Sunday, April 29, 2007

Beautiful Day!

Feels like summer today. High 70's. I took advantage of every minute! Pruned my roses, which I did a little later than usual because of the bad winter. They had a lot of die-back, more so because of heavy frosts this spring just when they were "awakening."

The "Heaven Strips" are stunning right now... tulips have never looked better. People slowly drive by all day to see them and I'm glad they bring as much pleasure to others as they do to me. They will be gone soon with this hot weather and hot afternoon sun, so I'm enjoying them as much as possible.

Wednesday, April 25, 2007

A Perennial Pansy... Viola corcisa

This little purple gem lightens my heart whenever I see it unexpectedly peeking up through the snow. The first time I was introduced to this charming plant, Viola corsica (Corsican Pansy), it sounded like a great xeric addition to my hellstrips. It has proven to be just that. High Country Gardens describes it as "a much sought after but difficult to find perennial (I now see it often in local nurseries) that will not only live year to year...but will bloom most of the time too." It was a 2003 Plant Select Winner. Zones 4-9. The instructions say that it appreciates compost-enriched soil and regular watering. However, it resides in the tough, hard-packed soil that runs along the sidewalk and it is very happy there. It readily reseeds, blooms all summer and seems to relish any harsh condition that nature brings it's way. I love this little plant!

Tuesday, April 24, 2007

...and then again!

Well, at least Spring lasted for a few days! Blowing snow all day. Actually, this gives me a chance to draw attention to the micro-climates (or hydro-zones) that I created in an otherwise flat, bare expanse. This area gets sooooo much wind. In order to visually break up the long space and create areas where I could "tuck in" sensitive young plants, I placed upended landscape logs scattered about each strip. You can see how protected the Pasque flower in my previous post is. Moss rocks were placed here and there for the same purpose and to add some hardscape to contrast with the softer texture of the plantings.

Monday, April 23, 2007

My Favorite Spring Flower...

Pulsatilla vulgaris (European Pasque Flower). I love this flower! In it's native form it is usually the first flower to bloom in the Spring, usually March. It prefers an east-facing slope to take full advantage of the warm Spring sun. It is a reseeder and a good naturalizer.

The native Pasque Flowers that grow in the foothills of this area are a much lighter color but I have not been able to purchase them anywhere.

Ahhh.... Spring at Last!

Finally... Spring has arrived (well, at least for the last couple of days) and my tulips are beautiful this year, even though some of the leaves are deformed from the late winter blizzards. This is the third year for most of them and I can't get enough of admiring each and every one.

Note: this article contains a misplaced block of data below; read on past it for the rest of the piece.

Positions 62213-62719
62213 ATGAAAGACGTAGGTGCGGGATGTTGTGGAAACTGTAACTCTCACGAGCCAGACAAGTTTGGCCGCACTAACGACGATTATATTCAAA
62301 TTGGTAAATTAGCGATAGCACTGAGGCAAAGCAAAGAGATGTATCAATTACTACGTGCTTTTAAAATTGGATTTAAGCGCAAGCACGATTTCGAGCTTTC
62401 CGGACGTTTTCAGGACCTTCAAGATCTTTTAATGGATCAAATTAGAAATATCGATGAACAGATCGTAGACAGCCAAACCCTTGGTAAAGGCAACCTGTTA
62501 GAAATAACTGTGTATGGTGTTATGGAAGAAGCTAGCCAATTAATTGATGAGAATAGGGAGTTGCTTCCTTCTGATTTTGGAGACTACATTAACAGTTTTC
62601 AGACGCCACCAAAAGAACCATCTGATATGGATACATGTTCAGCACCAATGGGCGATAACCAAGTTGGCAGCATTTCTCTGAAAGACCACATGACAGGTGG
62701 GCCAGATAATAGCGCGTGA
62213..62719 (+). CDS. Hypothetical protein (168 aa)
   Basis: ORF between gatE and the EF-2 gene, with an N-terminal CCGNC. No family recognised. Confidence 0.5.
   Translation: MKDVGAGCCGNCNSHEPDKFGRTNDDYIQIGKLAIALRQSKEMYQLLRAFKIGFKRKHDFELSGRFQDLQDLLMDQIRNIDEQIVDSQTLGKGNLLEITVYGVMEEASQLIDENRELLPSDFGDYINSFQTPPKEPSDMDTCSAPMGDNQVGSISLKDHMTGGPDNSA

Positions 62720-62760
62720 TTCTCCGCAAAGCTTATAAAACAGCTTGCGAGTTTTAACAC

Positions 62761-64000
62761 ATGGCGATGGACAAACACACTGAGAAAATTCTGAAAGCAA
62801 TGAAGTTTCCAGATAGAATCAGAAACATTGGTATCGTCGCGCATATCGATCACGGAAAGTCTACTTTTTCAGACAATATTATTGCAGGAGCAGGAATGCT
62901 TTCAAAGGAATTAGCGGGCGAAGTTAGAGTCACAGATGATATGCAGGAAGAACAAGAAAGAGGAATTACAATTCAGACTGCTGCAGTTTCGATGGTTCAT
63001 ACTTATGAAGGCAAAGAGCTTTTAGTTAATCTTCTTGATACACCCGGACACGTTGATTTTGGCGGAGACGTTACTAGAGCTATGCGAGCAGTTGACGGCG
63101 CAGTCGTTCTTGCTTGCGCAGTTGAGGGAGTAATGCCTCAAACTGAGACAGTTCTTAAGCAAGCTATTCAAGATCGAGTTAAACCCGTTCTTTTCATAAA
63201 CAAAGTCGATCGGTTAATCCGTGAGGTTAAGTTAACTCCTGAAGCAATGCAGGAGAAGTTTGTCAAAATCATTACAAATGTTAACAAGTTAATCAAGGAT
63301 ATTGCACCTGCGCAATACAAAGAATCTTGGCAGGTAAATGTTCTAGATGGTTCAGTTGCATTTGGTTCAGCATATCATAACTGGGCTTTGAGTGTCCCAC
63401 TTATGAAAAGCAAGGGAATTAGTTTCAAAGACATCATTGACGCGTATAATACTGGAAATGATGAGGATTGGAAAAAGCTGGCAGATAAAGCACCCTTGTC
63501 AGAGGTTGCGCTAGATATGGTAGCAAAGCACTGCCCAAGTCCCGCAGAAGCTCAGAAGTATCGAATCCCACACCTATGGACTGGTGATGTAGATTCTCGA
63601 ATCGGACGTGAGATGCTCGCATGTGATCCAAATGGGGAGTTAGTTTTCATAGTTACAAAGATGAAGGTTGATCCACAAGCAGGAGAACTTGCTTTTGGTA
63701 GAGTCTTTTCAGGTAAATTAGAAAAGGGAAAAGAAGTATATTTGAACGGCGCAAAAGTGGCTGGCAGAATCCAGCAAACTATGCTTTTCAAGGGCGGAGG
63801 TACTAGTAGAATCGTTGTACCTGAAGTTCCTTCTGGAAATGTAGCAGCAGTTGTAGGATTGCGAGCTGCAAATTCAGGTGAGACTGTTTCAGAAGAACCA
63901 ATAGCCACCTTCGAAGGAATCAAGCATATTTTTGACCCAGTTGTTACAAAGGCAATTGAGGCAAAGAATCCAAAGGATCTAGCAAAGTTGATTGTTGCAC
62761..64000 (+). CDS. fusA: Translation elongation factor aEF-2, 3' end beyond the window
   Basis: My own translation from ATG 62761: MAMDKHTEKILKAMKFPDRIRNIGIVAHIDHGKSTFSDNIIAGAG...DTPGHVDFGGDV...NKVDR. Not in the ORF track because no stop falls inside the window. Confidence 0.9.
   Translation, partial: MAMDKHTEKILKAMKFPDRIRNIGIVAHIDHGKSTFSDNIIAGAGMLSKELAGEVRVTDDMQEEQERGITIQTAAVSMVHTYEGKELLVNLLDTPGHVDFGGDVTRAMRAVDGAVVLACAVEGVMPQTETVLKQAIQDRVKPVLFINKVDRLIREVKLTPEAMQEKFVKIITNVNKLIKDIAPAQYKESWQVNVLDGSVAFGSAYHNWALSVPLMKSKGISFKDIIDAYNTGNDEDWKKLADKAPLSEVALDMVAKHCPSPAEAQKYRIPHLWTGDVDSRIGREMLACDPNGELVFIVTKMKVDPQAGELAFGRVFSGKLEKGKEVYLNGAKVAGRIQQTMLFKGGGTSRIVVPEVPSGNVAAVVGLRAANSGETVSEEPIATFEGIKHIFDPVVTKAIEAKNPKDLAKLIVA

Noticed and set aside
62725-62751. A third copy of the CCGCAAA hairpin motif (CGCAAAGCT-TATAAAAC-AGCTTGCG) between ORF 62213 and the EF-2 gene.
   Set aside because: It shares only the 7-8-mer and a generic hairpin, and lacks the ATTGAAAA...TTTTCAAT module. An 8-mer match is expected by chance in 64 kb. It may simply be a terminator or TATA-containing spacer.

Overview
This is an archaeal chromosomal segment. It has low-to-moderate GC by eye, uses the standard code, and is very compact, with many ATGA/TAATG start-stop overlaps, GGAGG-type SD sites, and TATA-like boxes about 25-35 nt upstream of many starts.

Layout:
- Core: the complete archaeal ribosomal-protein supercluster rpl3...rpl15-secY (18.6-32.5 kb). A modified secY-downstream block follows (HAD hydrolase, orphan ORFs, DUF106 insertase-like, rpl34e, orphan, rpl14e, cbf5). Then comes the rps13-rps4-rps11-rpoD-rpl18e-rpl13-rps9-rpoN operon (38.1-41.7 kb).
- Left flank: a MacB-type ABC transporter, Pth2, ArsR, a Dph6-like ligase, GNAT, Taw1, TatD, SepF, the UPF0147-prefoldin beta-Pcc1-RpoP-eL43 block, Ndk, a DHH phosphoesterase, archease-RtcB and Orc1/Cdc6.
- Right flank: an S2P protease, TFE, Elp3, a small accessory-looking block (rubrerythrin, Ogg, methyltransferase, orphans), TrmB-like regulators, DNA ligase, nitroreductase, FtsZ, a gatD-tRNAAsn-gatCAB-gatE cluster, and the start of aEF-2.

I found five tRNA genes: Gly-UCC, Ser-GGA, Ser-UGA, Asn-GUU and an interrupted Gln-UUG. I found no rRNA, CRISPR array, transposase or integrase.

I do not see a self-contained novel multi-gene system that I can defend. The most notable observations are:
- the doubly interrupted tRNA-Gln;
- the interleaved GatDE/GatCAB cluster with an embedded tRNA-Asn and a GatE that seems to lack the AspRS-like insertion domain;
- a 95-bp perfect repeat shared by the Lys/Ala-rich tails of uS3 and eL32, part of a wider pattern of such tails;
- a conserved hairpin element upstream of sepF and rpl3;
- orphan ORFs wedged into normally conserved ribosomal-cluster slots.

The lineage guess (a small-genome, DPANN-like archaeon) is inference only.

Sunday, April 15, 2007

And Two Years Later . . .

In two years I had the lush, beautiful landscape of my inspiration. AND... most of these tough plants are thriving and enjoy being "dry." I fill in with drought-tolerant annuals that add color throught the growing season and help enrich the soil when they decompose.

Neighbors come from blocks around to see the seasons' progress and stop to chat. Something that didn't happen before. And since we are usually out there working we get a chance to meet them.

One Year Later.....

It was a long, hard hall (I will post the how-to's as a sidebar). This what it looks like only one year later. We are on a suburbon corner lot in a 1950's era subdivision. My goal was to create gardens that would be in harmony with the neighborhood. I decided against a "Southwest" look using grasses, gravel, etc. We are fortunate in that no one usually parks along any of the strips, so I was able to plant pretty much wherever I wanted without having to worry about people trying to get out of their cars. If that changes in the future I will put a narrow flagstone walkway around the curbside.

We received an honorable mention in a Xeriscape competition and were honored to be included in the 2004 Xeriscape Tour.


My Inspiration! One day I happened upon this image in Better Homes & Gardens. Viola!! Lightbulbs went on... aha.... "This is just what I want to do."

A Beginning..... Drought of 2002

This being my first post, I need to start at the beginning.

The drought hit us hard in 2002 and with water restrictions, all of our coveted Kentucky Blue Grass lawns soon began to die in the dry heat. We bought this house in 1997, mainly because my husband enjoyed the large expanse of lawns up and down the street . That began to change as we watched our precious water reserves begin to shrink, while running off the impacted turf and flowing down the gutter, despite our various attempts to stop it. It was time to change what was no longer working. I took classes and researched waterwise methods to live more in harmony with our climate. I was dealing with 1350 sq. ft. of "hellstrips."